Jujitsu FaithBy Austin Smith
It might just be my memory adding details to make the story better, but I’m pretty sure I wasn’t supposed to read the first Eugene England essay that I did. At least, it wasn’t assigned reading. I found it in a fine anthology called “Readings for Intensive Writers” that I had to buy for my freshman honors writing class at BYU in 2003–04 and, in a move that I’m sure would have made Gene proud, I soon started reading all the non-required essays it contained. Wendell Berry, Flannery O’Connor, Langston Hughes, Hugh Nibley, Lowell Bennion—the book was loaded with original, beautiful, moving writing. But none of those authors were the reason I later brought that book along for the plane ride to the MTC (again with the rebelliousness: what was I doing as a set-apart missionary reading non-Church approved materials?!). I brought that anthology along with my scriptures and Talmage’s Jesus the Christ because it contained Eugene England’s most famous essay, “Why the Church is as True as the Gospel.” It was the last non-correlated thing I read before entering the MTC (I knew they’d search out any contraband there, so I gave the book to my dad to take back home with him) and it served me well throughout those two years and beyond.
I wanted then and still want now to have the kind of faith that Gene talked about in that essay: a jujitsu faith that turns frustrations into patience, idiots and dullards into near-Gods, enemies into beloved fellowmen, and planks we must walk into springboards to Christlike natures. Gene is not naive; he doesn’t gloss over problems with the institutional LDS Church in the essay, which is why it is so powerful. He fully acknowledges faults and shortcomings—perhaps even plays them up a bit!—but then owns them and turns them to good. In fact, the bigger the problem, the more powerful a force for good it seems to become in his hands. If there is a more Godlike attribute, to be able to create light from darkness, I don’t know it. Gene had that Christlike ability to see—and more importantly, to cultivate—the good in people and situations.
The contrast Gene draws in that essay between his heady, academic years at Stanford and his more service-filled experiences as Branch President in Minnesota is a useful one for me. It’s easy for me to get bent out of shape around theoretical questions about doctrine and politics, but Gene is constantly reminding me about those lonely members on the plains of the heartland in my wards: the overwhelmed Relief Society president who would rather talk about how to convey the power of the atonement than about patriarchy; the gay member who just wants to meet faithful male role models, not think any more today about any injustices—perceived or actual—directed towards him; the new kid who just needs to be introduced to some other kids who he’ll get along with. The beauty of Gene’s work, of course, is that he tackles both the theoretical and the practical problems, but he never forgets that the immediate, real-life needs of his sisters and brothers come first.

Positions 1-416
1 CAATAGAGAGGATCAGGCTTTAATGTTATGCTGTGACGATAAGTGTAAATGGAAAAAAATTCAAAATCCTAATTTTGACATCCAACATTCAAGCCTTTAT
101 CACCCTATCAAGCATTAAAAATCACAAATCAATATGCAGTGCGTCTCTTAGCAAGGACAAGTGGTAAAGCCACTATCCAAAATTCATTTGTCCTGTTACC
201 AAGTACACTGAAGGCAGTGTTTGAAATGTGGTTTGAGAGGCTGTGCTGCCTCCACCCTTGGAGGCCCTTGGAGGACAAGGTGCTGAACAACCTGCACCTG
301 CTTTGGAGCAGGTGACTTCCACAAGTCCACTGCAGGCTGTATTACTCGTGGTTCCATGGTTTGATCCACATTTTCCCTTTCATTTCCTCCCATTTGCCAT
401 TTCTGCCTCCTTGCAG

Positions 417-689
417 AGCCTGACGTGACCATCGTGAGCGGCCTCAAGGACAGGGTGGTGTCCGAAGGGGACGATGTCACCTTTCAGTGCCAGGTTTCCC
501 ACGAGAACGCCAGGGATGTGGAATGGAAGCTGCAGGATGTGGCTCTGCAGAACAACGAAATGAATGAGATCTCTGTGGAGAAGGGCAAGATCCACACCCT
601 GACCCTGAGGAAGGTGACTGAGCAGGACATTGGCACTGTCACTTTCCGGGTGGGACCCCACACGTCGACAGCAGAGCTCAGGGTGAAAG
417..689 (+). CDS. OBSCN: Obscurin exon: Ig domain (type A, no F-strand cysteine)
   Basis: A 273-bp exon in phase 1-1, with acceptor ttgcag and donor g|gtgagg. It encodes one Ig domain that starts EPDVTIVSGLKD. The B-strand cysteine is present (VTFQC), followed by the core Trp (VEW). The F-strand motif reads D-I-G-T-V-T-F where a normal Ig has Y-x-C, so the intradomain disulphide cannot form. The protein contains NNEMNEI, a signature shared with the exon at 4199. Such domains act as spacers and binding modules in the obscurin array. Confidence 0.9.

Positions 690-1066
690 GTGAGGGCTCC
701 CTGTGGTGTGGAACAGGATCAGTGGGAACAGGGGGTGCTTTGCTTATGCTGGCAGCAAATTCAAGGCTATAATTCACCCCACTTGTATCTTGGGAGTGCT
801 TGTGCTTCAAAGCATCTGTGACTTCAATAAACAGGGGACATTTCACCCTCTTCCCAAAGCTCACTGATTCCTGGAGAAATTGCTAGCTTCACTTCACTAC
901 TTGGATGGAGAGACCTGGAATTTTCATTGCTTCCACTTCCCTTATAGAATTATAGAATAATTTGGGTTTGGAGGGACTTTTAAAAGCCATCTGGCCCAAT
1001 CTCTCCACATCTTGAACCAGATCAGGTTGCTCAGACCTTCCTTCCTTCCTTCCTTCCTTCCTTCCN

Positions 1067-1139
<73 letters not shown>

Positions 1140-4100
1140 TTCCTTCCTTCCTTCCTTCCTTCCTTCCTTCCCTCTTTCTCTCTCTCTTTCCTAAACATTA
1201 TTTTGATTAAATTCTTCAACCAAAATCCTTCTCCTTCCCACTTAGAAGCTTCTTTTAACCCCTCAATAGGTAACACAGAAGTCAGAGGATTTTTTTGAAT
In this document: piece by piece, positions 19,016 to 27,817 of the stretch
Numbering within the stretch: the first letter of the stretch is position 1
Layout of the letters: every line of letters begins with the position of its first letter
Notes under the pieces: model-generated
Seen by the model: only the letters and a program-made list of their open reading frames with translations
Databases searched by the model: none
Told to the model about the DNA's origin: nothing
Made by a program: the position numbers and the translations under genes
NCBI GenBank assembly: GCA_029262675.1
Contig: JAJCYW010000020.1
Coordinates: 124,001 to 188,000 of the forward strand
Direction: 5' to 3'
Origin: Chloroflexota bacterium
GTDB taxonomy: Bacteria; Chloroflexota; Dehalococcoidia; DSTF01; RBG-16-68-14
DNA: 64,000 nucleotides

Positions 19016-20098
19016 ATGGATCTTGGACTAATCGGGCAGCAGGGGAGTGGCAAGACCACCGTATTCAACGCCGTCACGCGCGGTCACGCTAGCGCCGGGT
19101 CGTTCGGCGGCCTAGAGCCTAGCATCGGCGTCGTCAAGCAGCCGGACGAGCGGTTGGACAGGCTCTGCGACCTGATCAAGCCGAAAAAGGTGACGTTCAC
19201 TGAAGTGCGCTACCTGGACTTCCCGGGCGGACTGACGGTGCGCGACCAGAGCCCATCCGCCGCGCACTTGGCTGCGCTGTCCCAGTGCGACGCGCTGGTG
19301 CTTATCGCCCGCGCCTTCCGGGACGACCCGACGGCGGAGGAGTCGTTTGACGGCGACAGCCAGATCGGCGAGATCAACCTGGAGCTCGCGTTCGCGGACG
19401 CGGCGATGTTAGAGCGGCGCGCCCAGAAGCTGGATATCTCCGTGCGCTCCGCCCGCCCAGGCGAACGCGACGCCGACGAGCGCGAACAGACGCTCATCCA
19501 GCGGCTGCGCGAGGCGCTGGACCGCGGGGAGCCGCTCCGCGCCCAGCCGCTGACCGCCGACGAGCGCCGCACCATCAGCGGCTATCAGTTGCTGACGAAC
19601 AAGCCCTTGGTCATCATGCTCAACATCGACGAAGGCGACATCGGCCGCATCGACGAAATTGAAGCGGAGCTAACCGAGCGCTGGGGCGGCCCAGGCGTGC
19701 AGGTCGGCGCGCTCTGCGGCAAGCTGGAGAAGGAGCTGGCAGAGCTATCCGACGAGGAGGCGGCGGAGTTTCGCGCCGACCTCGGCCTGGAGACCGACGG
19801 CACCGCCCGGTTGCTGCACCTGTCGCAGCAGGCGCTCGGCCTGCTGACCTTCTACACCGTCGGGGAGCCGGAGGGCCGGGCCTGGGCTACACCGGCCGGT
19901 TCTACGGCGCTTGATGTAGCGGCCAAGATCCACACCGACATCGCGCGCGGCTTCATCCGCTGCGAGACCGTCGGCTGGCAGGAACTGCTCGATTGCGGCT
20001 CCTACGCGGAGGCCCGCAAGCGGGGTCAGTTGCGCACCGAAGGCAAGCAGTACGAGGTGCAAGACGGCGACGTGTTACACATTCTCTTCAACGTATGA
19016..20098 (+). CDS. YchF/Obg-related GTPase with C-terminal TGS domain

I could ramble on and on about my gospel crush on Gene, but the most important thing I can say about “Why the Church is as True as the Gospel” is that it has helped me look for and find the atonement of Christ in my experiences with the Church. It has done that by giving me a framework to view negatives as opportunities. Just as Christ’s disciples came to understand that the pain they felt on that bleak sabbath when their Lord was buried in a tomb was ultimately necessary, Gene has shown me a way to appreciate disappointments and problems in the organization I love the most, to hang on even when it’s painful, and to turn the magnitude of obstacles to my advantage.